So what does Sugar Engineering have planned for the Hackathon?

The Hackathon will be informal and will run at the same time as the Roundtables in a separate part of the UnCon space.  The Hackathon space will be a lounge atmosphere with couches, beverages, food, etc.  People can work on whatever they want to but we’ll have planned projects lined up and a crowd of Sugar Engineers ready and willing to help out with anything you’re working on.  Whether that’s helping you get a local Sugar development environment setup, help you troubleshoot some problems, or design a fancy CRM implementation or integration with another application.

The only prize for Sugar Developers at the Hackathon is knowledge (meaning there will be no “winner”).  But if a Sugar Developer creates a project or prototype and stands up and presents it at the end of UnCon then they’ll also get a coveted SugarCRM UnCon hoodie.

You know you want it.

Limited Edition.  You know you want this.

However, we’ve done some homework and prepared some projects that you can work.  We’re in the process of creating a public GitHub repository with the UnCon materials included.  So it’s a good idea to create a GitHub account if you haven’t yet already.

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I want to let Sugar Developers know that we’re really excited about the new format for UnCon this year!

Part of the new format this year is to have the UnCon venue separated into two sections.  When you first enter the space, we will have a lounge atmosphere with couches and refreshments.  This first section will be the Hackathon space and will be a topic of a later blog post.  The second half of the space furthest from the door will be where we will have (for the first time) Sugar Engineering hosted un-conference roundtable discussions and workshops.

So what the heck does that mean anyway?

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Hey Sugar 7 Developers!

I wanted to make sure the community is aware of our planned refactor of the Sugar 7 Record view in Sugar 7.8.  The main point of the refactor is to move the Record view header pane out of the scrollable DIV that it is inside today.

Open up your browser’s developer tools and inspect the the HTML of a Sugar 7 Record view.  Notice that .headerpane DIV element that contains the header is actually inside the left-hand side .main-pane DIV?  This main pane can scroll up and down and contains the record view and subpanels.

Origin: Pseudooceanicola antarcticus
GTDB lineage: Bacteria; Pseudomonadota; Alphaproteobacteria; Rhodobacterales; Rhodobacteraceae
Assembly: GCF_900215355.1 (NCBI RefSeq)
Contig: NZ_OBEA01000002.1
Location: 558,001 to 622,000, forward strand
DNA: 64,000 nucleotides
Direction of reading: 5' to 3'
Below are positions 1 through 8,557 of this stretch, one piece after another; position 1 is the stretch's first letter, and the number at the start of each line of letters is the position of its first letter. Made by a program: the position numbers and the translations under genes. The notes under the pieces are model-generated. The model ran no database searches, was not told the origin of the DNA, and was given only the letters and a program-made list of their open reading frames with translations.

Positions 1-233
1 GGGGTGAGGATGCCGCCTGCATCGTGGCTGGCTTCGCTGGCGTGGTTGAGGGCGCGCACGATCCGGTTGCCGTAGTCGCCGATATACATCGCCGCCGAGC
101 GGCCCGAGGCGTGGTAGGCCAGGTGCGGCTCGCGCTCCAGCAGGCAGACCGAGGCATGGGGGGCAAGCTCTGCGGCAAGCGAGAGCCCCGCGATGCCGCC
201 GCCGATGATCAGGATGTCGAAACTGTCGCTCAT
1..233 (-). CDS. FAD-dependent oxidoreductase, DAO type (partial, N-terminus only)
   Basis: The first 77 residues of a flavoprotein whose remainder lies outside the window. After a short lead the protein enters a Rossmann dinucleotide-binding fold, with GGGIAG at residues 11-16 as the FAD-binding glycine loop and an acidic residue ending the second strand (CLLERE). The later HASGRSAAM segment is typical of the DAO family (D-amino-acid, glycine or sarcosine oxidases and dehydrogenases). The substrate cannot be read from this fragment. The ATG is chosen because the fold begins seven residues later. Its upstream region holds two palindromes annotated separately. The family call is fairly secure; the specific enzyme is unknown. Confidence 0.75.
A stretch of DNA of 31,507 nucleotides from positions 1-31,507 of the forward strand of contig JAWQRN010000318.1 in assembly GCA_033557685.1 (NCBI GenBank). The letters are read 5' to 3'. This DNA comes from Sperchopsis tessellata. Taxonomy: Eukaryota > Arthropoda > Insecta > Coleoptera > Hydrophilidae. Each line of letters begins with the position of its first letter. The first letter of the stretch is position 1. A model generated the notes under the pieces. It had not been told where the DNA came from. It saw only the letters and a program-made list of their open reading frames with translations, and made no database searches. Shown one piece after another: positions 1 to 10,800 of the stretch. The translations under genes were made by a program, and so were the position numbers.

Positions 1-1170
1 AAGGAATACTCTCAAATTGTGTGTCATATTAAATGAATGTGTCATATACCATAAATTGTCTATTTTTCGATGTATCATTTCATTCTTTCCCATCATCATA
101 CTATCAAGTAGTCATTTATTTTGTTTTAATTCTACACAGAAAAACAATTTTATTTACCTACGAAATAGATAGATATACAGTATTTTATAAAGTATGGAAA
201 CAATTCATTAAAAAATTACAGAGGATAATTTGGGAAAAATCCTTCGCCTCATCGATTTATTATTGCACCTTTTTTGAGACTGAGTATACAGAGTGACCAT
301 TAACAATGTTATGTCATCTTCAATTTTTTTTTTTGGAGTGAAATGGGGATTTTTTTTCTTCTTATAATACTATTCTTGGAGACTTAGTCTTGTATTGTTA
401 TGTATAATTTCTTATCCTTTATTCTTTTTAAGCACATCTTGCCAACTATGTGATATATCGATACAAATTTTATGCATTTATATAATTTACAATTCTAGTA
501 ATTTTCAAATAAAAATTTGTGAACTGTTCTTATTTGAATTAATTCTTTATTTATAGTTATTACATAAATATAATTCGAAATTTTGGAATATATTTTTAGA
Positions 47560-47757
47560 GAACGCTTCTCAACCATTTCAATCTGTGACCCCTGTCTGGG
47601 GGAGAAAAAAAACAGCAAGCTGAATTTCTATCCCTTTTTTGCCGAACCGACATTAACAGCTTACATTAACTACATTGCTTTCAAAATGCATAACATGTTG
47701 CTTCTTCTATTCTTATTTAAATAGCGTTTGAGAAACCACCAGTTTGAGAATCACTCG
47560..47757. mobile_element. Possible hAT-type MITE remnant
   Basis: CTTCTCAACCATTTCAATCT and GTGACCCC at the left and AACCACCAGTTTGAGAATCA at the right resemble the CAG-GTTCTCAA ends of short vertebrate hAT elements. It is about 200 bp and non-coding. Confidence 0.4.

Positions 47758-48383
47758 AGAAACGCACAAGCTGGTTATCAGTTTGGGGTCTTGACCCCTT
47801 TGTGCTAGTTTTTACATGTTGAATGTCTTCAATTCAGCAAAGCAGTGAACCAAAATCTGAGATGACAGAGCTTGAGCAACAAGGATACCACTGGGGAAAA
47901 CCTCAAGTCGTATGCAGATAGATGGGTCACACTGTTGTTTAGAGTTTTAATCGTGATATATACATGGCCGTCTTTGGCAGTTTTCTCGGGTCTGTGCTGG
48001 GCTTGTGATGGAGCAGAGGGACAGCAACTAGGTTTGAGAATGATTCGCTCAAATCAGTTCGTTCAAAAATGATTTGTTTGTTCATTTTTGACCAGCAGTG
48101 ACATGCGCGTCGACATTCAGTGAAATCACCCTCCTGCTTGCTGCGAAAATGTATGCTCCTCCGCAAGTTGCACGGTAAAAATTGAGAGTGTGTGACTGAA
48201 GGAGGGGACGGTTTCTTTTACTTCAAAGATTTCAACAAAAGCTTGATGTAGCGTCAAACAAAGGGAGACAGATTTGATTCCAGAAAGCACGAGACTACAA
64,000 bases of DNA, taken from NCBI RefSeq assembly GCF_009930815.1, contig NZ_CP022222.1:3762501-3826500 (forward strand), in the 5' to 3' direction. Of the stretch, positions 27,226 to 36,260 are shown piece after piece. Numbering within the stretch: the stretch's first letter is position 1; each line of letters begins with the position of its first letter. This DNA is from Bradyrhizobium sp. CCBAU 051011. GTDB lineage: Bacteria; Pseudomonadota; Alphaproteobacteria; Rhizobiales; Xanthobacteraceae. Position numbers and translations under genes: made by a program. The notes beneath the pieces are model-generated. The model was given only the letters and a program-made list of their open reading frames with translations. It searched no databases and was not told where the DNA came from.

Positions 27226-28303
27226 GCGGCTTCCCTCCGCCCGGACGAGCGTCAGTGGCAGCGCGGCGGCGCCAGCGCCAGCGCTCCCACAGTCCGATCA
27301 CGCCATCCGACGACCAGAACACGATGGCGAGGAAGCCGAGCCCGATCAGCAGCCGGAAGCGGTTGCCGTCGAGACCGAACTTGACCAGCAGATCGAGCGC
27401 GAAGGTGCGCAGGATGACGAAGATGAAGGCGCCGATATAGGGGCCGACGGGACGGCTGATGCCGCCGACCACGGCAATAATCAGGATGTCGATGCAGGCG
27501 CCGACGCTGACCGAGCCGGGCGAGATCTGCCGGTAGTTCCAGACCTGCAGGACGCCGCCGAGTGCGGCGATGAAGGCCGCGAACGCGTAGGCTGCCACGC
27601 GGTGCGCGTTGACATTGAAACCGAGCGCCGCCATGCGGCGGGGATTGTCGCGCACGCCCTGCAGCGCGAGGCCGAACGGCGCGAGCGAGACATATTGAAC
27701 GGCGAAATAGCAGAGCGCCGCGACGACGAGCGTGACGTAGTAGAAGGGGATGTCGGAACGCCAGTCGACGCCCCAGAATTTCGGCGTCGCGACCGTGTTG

Notice the location of the headerpane DIV in the Sugar 7.5 Record view HTML screenshot

Notice the location of the .headerpane DIV in this Sugar 7.5 Record view HTML screenshot

However!  If you scroll the Record view, the header pane does not move at all.  This is because we use some CSS trickery to stick it to top of the page under the Sugar 7 application main menu.  Unfortunately this has not worked consistently on all browsers and there has been a variety of bugs.

The plan is to refactor the current implementation of Record view away from being one monolithic Sidecar view into multiple Sidecar views that will read view metadata from a single location (using the same record.php we use today).  Ultimately we’ll be able to improve the architecture of the page, fix some bugs, as well as make parts of the current Record view (such as the header pane) easier to customize.  All good stuff.

Since the Record view is often customized already, we plan to limit the impact on those customizations as much as possible.  For example, record view metadata customizations will be unaffected.  We will also not change the existing Record view controller, instead deprecating it and creating entirely new views and layouts.  But Sugar Engineering needs to make sure we understand all of your Record view customization use cases so that we can be prepared to make you prepared for these changes.

I’ve collected some of the common Record view customization use cases that I know about below.

  1. Adding custom field validation (such as validation tasks) to Record view (Example from Sugar Developer Guide)
  2. Adding buttons to Record view including overriding view controller to implement a custom action (Example from Sugar Developer Guide)